Wednesday
Oct062010

Josh Turner 'Haywire' Humphead

The man with the deep, deep voice is back with his latest album. A solid collection of up beat songs that fits the radio formatting criteria in that Frank Rogers production is robust and rounded with mandolin, banjo and country guitar well placed in the mix of these mainly uptempo songs. The ballads like, Lovin' You On My Mind are big productions, with strings and backing vocals giving the whole song an added layer of gloss. The problem here, for this listener, is that few of the songs have any bite or grit. Many of them could be equally recorded, with a slightly different sound by the likes of Westlife. Turner's co-writes As Fast As I Could and Eye Candy (which is a very catchy song, co-written with tongue firmly in cheek by Shawn Camp and Pat McLaughlin) are marginally better as one suspects that Turner would like to get his vocal chords around something more substantial. The song Long Black Train is an example of that, and is here in a watered down version as a bonus track on this deluxe edition, but there is nothing here that has the same resonance. Haywire is well produced, played and sung and is an easy listen from one of Music Row's more traditional artists but the whole thing feels like sugar sweet piece of candy rather something more fulfilling.

Wednesday
Oct062010

Wednesday
Sep082010

Jim Lauderdale 'Patchwork River' Skycrunch

By now his music is recognizable by Lauderdale's increasingly confident singing and his subtle melodic song structures. Something that has given him some devoted fans and admirers if not much opportunity to dent the mainstream. His songs, cover by others - notably George Strait, still hit the charts but Jim Lauderdale, in his own right, seems more of an acquired taste. This new album, on his new label imprint, is another collaboration with former Grateful Dead lyricist Robert Hunter and is subtle and varied. It covers soulful sounds like Louisville Roll with organ and brass and Patty Griffin on vocal harmonies through to a song like El Dorado with the great James Burton on guitar, Al Perkins on pedal steel guitar and Ron Tutt on drums. Here he gets close to Gram Parsons Cosmic Country Music tag. There are sad reflections in the quiet mood of Far In The Far Away. Or there's the country twang of Between Your Heart And Mine where Patti Griffin again delivers some excellent harmonies. Production is shared between Lauderdale, Doug Lancio and longtime collaborator Tim Coats. Jim Lauderdale is a consummate songwriter who can add a underlying twist to any style he choses to bring to his recordings with the end result being nothing less that Lauderdale music - rootsy, soulful, solidly constructed and open to repeated playing and personal favourites. This patchwork is bright, colourful and will doubtless warm you if you were let it's aura slip around you.

Wednesday
Sep082010

David Celia 'I Tried' XX1

From the opening song Turnout Celia offers a stylized sound. That song and those that follow have a arranged sound that encompasses a wide range of styles that are often uptempo and upbeat. The list of instruments is as wide as the song with clavinet, Hammond, pedal steel, trombone, trumpet, cello, glockenspiel among the featured sounds. The jovial I'm Not Texan has the rootsyist sound with twang guitars and Gurf Morlix on dobro. It's fun, ironic and sure worth a spin. The next song Instant Puppy Love also features Mr. Morlix on this song of instant attraction. After that the songs revert to their more arranged soundscape that is inventive and interesting though you need to be open to non-roots music to take it in. It's kind of a Canadian 10cc type of thing in that the songs cover a lot of territory with some skill, wit and thought. Bug's Apocalypse has a folkier attitude with cello and flute over a light string backing. Running Out Of Time has a Beatles' Tomorrow Never Knows feel it the way it experiments with sound and space. Celia is another talented Canadian artist who could well find a bigger audience if he gets the right exposure and playing at this year's Glastonbury Festival may well help. www.davidcelia.com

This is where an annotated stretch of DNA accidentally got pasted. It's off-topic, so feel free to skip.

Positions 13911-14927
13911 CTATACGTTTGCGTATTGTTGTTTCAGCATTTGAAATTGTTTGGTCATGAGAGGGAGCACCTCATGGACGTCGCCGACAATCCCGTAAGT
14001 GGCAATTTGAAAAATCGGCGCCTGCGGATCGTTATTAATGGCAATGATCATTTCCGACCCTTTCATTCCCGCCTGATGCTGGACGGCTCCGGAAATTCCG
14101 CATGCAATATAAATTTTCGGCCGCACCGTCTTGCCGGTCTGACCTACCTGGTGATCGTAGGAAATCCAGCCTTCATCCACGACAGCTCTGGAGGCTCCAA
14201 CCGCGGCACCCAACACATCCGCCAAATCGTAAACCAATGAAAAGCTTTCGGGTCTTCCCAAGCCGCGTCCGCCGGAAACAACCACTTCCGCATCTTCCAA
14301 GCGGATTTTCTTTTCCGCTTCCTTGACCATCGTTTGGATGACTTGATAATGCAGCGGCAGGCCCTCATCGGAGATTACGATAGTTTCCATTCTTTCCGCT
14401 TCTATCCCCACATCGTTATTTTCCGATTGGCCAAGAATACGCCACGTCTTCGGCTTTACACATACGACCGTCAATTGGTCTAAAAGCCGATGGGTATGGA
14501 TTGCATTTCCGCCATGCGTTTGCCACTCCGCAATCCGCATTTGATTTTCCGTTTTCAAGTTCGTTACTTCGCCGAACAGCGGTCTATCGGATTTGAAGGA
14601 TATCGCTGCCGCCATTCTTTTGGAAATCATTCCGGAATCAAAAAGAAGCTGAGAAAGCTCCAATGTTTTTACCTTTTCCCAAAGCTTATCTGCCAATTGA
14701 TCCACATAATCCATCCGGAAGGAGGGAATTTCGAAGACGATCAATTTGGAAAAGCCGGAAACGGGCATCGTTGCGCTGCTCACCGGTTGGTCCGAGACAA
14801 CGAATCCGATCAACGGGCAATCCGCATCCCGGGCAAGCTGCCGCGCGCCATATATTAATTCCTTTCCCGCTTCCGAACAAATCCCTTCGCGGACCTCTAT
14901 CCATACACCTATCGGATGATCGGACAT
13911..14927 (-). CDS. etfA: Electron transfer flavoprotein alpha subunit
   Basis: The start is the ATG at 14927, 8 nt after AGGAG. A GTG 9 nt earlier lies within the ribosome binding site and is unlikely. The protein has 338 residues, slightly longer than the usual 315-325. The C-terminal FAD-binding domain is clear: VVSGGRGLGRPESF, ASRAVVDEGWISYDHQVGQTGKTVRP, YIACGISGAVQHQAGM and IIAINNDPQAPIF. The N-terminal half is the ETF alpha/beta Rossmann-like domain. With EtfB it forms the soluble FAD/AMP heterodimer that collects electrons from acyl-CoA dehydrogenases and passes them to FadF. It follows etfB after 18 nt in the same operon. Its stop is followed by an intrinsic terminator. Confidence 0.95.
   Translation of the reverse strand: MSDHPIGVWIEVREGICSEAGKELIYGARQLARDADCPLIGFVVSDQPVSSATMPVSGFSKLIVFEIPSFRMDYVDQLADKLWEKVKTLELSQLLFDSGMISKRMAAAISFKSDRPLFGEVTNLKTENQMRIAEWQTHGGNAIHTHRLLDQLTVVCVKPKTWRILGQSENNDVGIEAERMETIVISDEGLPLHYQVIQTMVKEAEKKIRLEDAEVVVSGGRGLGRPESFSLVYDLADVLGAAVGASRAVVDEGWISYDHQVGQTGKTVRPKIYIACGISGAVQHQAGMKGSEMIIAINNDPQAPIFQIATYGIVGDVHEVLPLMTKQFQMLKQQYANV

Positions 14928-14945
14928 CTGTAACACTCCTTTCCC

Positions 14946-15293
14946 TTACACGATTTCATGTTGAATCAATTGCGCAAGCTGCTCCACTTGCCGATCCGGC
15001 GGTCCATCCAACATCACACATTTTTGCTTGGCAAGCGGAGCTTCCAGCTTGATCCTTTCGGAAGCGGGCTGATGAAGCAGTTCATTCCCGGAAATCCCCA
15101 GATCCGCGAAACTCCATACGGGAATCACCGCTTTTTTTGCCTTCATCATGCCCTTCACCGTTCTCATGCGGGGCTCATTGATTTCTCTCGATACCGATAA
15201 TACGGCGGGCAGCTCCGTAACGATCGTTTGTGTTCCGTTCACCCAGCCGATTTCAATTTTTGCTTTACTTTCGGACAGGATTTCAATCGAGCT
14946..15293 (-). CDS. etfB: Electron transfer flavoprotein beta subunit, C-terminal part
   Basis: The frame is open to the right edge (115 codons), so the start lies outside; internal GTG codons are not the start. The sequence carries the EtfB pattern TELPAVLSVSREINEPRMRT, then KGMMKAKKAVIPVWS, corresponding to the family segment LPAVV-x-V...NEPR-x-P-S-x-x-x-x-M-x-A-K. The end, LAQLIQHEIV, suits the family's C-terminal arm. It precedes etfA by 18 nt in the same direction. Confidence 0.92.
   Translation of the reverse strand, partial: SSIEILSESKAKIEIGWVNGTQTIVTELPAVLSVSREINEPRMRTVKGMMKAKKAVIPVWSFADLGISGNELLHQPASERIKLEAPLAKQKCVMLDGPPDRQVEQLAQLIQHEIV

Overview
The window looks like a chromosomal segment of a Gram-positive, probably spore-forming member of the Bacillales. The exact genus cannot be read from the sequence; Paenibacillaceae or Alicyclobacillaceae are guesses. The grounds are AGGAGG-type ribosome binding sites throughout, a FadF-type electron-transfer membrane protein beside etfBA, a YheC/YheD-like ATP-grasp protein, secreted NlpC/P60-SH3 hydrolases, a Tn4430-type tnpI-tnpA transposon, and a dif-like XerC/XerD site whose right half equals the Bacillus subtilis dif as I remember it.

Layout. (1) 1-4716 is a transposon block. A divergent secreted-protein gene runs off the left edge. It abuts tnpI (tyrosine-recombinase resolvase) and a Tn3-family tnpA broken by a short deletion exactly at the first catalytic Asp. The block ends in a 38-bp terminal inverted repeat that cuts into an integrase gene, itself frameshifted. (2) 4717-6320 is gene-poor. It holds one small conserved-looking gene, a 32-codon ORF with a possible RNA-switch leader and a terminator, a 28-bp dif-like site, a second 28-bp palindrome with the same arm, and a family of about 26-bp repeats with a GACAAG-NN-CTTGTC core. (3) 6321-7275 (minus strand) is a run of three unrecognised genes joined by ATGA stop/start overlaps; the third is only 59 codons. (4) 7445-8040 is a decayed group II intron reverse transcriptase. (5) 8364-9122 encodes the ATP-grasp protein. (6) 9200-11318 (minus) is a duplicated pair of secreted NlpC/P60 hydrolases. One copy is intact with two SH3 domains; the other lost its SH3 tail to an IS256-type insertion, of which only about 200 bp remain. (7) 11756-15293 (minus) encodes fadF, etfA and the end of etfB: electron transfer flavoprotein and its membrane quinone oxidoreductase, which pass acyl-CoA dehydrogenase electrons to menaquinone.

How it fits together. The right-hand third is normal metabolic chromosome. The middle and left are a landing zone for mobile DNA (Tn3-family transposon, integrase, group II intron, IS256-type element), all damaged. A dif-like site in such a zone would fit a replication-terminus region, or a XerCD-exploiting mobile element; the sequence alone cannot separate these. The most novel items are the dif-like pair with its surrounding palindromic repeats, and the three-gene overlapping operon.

Wednesday
Sep082010

Dierks Bentley 'Up On The Ridge' Capitol/Humphead

This is an album that Bentley both wanted and needed to make. On his arrival in Nashville he spent time down in the Station Inn listening and absorbing the welcome harmonies of bluegrass. There it mingled with his love of classic country and righteous rock. He has included bluegrass-styled tracks on his albums before but here he has delivered an album that is rooted in the music he heard delivered by the likes of The Sidemen and while it may not exactly fit the more rigid demands of the bluegrass purist it will delight many. The key however is if it will please those who have previously been very taken with his hi-octane radio friendly country. Dierks Bentley is well aware of the need to grow, to move on and develop his music and Up On The Ridge does that. It does it very well. Now it just needs to sell. With slightly left field producer Jon Randall Stewart at the helm this album has a more organic sound and provides Bentley with the backdrop to deliver his best vocal performance to date. He is surrounded with a fine bunch of players, harmony vocalist and guest singers. They all add much to the proceedings without overwhelming the man whose name is on the cover. Those friends include Bryan Sutton, Del, Ronnie and Rob McCoury. The Punch Brothers, Kris Kristofferson, Vince Gill and many more. The songs are a mix of co-writes with producer Stewart, Tim O'Brien and Angelo as well as songs from writers of note such as Bob Dylan, Shawn Camp, Kristofferson and some upcoming Irish band called U2 (Pride - In The Name Of Love). There's a lot to like here with Senor, Fiddlin' Around, Love Grows Wild and Down In The Mine immediately hitting home on what is a very strong and satisfying album that has already gained much critical kudos.